In many ways, housing advocacy should be easy. Everyone needs housing to thrive, therefore it should be as easily attainable as possible. However in reality, many topics get mixed in and make the conversation much more complicated. Deeply ingrained systemic racism, generational wealth, market volatility impacting rental and purchase prices, y low wages create an environment where many will struggle to achieve the safe and stable housing they need to live. For our neighbors with complex needs, safe and affordable housing can often be unattainable. That is where a network of not-for-profit agencies who are providing housing assistance comes in. The funding streams which dictate programming for these agencies are often misunderstood, so we wanted to provide a quick primer on the different types of housing assistance available for our neighbors who need it.
Before households are eligible for housing assistance they must meet pretty stringent criteria. They would have experienced a long period of time of housing insecurity, meaning they’ve been living somewhere that isn’t safe or secure (such as couch surfing at extended families homes, sleeping in their car, or sleeping outside). They’ll often have mental health and healthcare needs, even when individuals are also able to maintain a full-time job. These households have expended all of their resources.
Households with the lowest barriers often find success with Rapid Rehousing. These are usually families with at least one adult working full-time, who need assistance locating housing which is affordable to them, especially finding landlords who will offer leases even if they’ve experienced periods of being unhoused or past evictions. These families are provided a case manager, job placement, and other services. Usually this assistance lasts three months or less.
Temporary Housing Assistance is available to households with slightly higher housing barriers. This provides up to two years of assistance to those with disabilities or chronic homelessness who are likely to be able to sustain their housing only with services. This includes intense wrap-around services like drug treatment, mental health and healthcare assistance. The Department of Housing and Urban Development (HUD) requires a focus on education and job placement services, and tracks how successfully nonprofit agencies are able to help families in their programs increase their income. Agencies without increasing incomes often struggle to secure funding the following year.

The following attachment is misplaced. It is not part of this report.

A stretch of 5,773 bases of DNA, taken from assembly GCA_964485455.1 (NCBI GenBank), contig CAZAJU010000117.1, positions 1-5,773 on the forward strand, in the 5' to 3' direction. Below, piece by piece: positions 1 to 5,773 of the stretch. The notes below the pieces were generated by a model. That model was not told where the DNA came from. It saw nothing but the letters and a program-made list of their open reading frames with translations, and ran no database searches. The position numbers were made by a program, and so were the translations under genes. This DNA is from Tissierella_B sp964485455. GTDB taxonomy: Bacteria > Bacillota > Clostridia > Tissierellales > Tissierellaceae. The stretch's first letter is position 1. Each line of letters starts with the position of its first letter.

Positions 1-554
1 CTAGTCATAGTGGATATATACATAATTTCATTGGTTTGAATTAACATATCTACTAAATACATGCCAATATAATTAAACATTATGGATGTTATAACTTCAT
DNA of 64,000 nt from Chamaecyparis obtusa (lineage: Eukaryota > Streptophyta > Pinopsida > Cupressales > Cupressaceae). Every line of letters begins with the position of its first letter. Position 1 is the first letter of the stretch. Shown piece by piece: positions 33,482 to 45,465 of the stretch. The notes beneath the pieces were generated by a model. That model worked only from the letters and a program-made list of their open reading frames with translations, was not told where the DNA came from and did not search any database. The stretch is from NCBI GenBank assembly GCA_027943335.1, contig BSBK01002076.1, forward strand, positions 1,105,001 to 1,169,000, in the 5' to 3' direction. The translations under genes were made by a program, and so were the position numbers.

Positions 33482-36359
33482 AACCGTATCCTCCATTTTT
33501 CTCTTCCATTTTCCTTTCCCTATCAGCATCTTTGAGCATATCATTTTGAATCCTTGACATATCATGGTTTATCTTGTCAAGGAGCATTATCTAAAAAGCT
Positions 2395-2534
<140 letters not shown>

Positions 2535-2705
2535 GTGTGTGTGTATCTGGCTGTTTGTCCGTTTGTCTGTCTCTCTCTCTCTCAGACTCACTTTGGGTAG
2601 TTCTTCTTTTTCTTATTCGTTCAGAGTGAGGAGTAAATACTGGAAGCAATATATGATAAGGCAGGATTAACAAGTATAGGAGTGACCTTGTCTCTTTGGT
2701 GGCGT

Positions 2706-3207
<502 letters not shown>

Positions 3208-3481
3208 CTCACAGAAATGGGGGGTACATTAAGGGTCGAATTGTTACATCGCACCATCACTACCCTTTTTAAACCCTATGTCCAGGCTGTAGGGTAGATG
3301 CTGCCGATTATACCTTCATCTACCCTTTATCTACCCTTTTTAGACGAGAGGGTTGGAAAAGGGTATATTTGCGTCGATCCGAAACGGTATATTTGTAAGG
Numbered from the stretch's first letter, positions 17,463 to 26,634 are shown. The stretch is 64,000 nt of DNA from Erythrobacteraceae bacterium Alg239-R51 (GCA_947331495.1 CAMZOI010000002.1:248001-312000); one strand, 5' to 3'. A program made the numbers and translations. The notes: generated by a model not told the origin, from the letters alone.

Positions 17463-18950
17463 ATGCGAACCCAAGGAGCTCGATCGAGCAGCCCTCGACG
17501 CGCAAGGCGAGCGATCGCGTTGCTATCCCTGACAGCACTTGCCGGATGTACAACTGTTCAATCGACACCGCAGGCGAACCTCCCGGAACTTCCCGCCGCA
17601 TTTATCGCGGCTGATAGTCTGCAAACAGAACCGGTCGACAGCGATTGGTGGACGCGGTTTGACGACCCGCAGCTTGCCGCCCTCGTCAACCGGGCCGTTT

Finally, Permanent Supportive Housing is for those with the highest housing barriers, especially individuals with significant disabilities, trauma, or other obstacles. This level of care is usually provided only to the households who are unlikely to be able to work traditional jobs at a level which will sustain housing. In Missouri, an individual has to work 52 hours per week at minimum wage to afford a modest one bedroom apartment without assistance. This level of assistance is without an end date, because these individuals need significant help. Just like agencies who provide temporary housing, agencies work to help folks gain employment and increase their income, even if it is ultimately not enough to cover their full housing costs. There is probably little surprise then that permanent supportive housing is overwhelmingly successful, as much as 86% of the clients in this type of housing are able to stay housed.
Services are an important part of all homeless assistance programs. Participating households have access to transportation, childcare, health and mental health care, job placement, and education. Households often wait for years to access the housing assistance programs above, often compounding their needs. Shelters and outreach workers are often able to help fill in the gaps, keeping track of people until their name comes up on the registry of households in need of assistance (in Missouri and other states, we call this the ‘by-name’ list). While there is significant work to be done to address the systemic causes of homelessness through policy change, in the meantime, we have many successful not-for-profit agencies working to help folks who find themselves unhoused.
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You made an interesting point when you talked about how services are an important part of homelessness assistance programs. I would like to help the homeless people in my area, but I am not sure what the best use of money will be. It might be a good idea for me to search online for some advice on what to do with money.